Sophomores hug it out as they enjoyed the day learning and growing in a respectful way.

Sophomores hug it out as they enjoyed the day learning and growing in a respectful way.

Darahnea Moua and Abby Urben

On Wednesday, October 2 and Thursday, October 3, South High School hosted a Respect Retreat with the help of Youth Frontiers for the tenth graders. All of the South High sophomores were split up into two different days and given the opportunity to participate in this one-day retreat. In previous years at South, Juniors and Seniors were able to experience a similar retreat known as Challenge Day, however, it stopped for a brief period of time until recently South decided to bring it back through Youth Frontiers. This is the second year that South High has worked with Youth Frontiers to provide the sophomore class with an insightful experience.

A shoe get-to-know-you game was one way the students broke the ice in learning about one another.

Youth Frontiers is a nonprofit organization that makes it its mission to “provide schools with experiences that inspire character, civility, and community” since 1987. They offer one-day retreats- focusing on core character values such as kindness, courage, respect, leadership, and wisdom to students from elementary school to high school. They even offer retreats for staff members. After students and staff experience their retreats, their hope is to have enhanced self-awareness, empathy, and a sense of connection in everyone. They promote the idea that everyone matters and how important it is to treat ourselves better in order to treat others better.

The morning started out with icebreakers such as games to get everyone up and moving, a good way to start the day in a positive way. Many of the sophomores were challenged to get out of their comfort zone and interact with other students they don’t usually talk to. When asked about these games Walter Bernal stated,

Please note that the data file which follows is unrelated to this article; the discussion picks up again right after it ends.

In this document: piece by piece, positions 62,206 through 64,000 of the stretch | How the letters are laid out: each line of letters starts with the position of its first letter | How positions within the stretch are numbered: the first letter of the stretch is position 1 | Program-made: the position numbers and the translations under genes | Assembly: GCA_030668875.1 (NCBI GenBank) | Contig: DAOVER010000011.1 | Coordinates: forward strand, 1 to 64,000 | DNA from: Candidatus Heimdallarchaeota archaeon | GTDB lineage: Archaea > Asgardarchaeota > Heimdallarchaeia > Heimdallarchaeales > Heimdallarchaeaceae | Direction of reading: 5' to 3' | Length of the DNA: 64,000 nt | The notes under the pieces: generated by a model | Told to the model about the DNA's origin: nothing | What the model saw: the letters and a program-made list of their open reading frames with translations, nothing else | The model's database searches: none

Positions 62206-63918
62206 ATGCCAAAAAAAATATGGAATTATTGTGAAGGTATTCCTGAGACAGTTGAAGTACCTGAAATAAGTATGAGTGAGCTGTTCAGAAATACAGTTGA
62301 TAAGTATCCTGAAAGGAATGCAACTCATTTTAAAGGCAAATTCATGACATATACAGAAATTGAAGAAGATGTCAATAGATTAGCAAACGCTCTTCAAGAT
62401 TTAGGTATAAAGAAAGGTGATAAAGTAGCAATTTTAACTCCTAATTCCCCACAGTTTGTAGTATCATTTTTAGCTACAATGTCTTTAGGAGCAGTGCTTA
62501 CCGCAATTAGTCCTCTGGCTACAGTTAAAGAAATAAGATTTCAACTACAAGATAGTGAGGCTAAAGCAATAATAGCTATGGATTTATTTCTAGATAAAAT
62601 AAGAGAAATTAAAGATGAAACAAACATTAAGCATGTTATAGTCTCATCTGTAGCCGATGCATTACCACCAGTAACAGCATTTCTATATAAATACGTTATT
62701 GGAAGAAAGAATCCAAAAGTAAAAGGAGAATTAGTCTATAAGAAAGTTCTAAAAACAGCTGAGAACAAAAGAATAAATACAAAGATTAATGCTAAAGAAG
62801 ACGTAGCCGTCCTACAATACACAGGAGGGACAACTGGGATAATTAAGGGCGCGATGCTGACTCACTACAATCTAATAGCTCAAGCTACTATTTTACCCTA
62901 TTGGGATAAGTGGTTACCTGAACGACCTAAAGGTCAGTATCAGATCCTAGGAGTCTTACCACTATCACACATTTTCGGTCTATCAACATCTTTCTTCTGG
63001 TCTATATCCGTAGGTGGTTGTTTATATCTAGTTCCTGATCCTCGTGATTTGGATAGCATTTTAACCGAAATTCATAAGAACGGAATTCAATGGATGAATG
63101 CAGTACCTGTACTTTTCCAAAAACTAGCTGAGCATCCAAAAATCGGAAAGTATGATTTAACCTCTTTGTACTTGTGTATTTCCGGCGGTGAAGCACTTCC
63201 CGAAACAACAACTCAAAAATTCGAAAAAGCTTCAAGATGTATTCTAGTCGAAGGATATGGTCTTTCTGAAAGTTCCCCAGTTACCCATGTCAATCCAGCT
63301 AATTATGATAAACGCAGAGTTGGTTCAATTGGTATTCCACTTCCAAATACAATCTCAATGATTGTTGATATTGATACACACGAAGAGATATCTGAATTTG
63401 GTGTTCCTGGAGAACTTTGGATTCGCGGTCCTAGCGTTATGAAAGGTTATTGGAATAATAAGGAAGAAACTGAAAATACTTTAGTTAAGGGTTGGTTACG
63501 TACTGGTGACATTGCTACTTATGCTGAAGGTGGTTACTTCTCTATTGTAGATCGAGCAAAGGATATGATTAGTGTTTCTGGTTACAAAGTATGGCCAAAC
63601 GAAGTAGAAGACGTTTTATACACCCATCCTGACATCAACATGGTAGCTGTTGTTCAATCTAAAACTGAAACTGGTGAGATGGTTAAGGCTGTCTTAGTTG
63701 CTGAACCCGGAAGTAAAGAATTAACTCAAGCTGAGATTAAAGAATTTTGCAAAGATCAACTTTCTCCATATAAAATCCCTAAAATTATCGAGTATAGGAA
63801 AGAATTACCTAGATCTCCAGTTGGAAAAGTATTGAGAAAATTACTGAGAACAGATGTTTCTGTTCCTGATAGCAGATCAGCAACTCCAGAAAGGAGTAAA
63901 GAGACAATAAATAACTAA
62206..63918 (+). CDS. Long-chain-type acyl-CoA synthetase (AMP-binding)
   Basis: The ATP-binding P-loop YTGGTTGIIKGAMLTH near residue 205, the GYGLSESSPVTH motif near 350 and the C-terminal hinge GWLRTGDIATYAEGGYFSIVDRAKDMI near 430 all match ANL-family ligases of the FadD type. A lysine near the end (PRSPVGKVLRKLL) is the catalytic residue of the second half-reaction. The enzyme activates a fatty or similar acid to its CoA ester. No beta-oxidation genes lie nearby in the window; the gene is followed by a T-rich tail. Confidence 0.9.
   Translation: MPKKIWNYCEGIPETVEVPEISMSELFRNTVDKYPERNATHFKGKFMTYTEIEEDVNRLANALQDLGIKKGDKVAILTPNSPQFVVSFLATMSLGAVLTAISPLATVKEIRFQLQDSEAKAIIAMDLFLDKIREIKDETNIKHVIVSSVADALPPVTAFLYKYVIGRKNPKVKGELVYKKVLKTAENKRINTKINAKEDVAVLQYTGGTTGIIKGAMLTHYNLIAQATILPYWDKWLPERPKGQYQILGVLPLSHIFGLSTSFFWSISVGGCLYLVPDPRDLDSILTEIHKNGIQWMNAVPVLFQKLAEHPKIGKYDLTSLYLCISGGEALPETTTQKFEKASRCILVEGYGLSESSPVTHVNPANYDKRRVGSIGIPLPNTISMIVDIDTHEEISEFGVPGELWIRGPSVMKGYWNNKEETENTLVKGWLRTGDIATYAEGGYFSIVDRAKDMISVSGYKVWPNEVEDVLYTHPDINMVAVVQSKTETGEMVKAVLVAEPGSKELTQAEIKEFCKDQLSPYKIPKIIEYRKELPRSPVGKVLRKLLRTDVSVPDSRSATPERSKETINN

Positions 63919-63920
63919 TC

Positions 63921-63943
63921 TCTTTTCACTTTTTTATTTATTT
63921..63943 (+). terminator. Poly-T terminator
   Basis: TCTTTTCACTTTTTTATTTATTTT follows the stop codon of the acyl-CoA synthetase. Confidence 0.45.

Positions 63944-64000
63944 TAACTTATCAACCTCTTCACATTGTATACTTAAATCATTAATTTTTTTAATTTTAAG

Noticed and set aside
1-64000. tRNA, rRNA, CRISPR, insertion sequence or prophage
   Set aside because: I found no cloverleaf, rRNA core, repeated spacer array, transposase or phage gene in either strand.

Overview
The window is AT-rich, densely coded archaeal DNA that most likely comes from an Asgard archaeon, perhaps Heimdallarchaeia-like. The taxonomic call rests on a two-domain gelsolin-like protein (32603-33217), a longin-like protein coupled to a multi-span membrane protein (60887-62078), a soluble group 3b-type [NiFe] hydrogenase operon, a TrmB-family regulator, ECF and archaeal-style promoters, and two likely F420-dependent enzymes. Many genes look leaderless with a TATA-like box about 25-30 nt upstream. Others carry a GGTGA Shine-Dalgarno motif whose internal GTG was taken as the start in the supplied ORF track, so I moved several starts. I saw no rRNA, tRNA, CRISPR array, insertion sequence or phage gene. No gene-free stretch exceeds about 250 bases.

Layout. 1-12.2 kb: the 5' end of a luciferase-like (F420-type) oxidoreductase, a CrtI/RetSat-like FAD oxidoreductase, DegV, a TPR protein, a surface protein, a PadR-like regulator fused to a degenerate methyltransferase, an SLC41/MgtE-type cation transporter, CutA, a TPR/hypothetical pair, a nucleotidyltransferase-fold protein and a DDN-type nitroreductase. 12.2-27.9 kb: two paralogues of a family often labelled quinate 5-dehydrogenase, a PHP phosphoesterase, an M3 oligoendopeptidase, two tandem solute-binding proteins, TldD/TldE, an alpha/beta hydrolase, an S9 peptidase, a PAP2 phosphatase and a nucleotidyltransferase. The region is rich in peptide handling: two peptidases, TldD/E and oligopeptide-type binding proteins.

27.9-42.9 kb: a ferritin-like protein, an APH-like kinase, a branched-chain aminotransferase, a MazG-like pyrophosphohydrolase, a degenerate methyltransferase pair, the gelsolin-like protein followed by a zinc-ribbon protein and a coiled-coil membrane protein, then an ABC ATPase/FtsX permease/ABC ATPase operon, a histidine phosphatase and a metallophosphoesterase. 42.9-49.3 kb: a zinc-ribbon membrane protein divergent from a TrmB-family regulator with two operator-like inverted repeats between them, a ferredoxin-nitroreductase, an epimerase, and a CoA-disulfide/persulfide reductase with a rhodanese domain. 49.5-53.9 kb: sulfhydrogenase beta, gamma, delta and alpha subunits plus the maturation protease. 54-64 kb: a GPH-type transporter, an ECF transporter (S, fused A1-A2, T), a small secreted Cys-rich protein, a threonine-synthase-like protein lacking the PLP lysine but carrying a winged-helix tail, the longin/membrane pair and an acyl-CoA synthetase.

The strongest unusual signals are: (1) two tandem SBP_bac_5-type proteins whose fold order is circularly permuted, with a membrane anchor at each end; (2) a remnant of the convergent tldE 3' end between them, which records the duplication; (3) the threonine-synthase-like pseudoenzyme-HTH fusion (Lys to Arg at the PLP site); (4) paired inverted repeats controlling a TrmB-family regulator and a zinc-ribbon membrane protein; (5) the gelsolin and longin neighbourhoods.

“The games made the day more fun.” After the icebreakers, the sophomores were then formally introduced to the Youth Frontiers leaders, Switch and Julia.

“Energetic,” is the word Sophomore Andi Roehl used to describe them, “They kept everyone engaged.” Throughout the day, the students were also split up into smaller groups to discuss what respect is and their personal thoughts about it. After many more games, songs, and stories, the sophomores were challenged, yet again, to focus on deeper topics. As the lights were dimmed and the room got quiet, the tone became more serious. Everyone was given the opportunity to reflect on respect in their environments and share their new focus with everyone. Many students took this opportunity to share their goals with the group. Jon Schrank, a teacher who participated in this retreat noticed that he,

“Saw participation in kids who normally would not participate in a group activity.” The respect retreat hit home to many students, all on different levels. As the sophomore class as a whole, participant Jesus Castaneda observed that he thought that this retreat helped his class, and although nothing seemed to be permanent, it was a good experience for them to have. To wrap up the event, students got to pick and choose what they wanted to take away from this day and make a commitment to either focus their respect on themselves, others, or stand up. Thank you, to Youth Frontiers for an unforgettable experience.

Sophomores hug it out as they enjoyed the day learning and growing in a respectful way.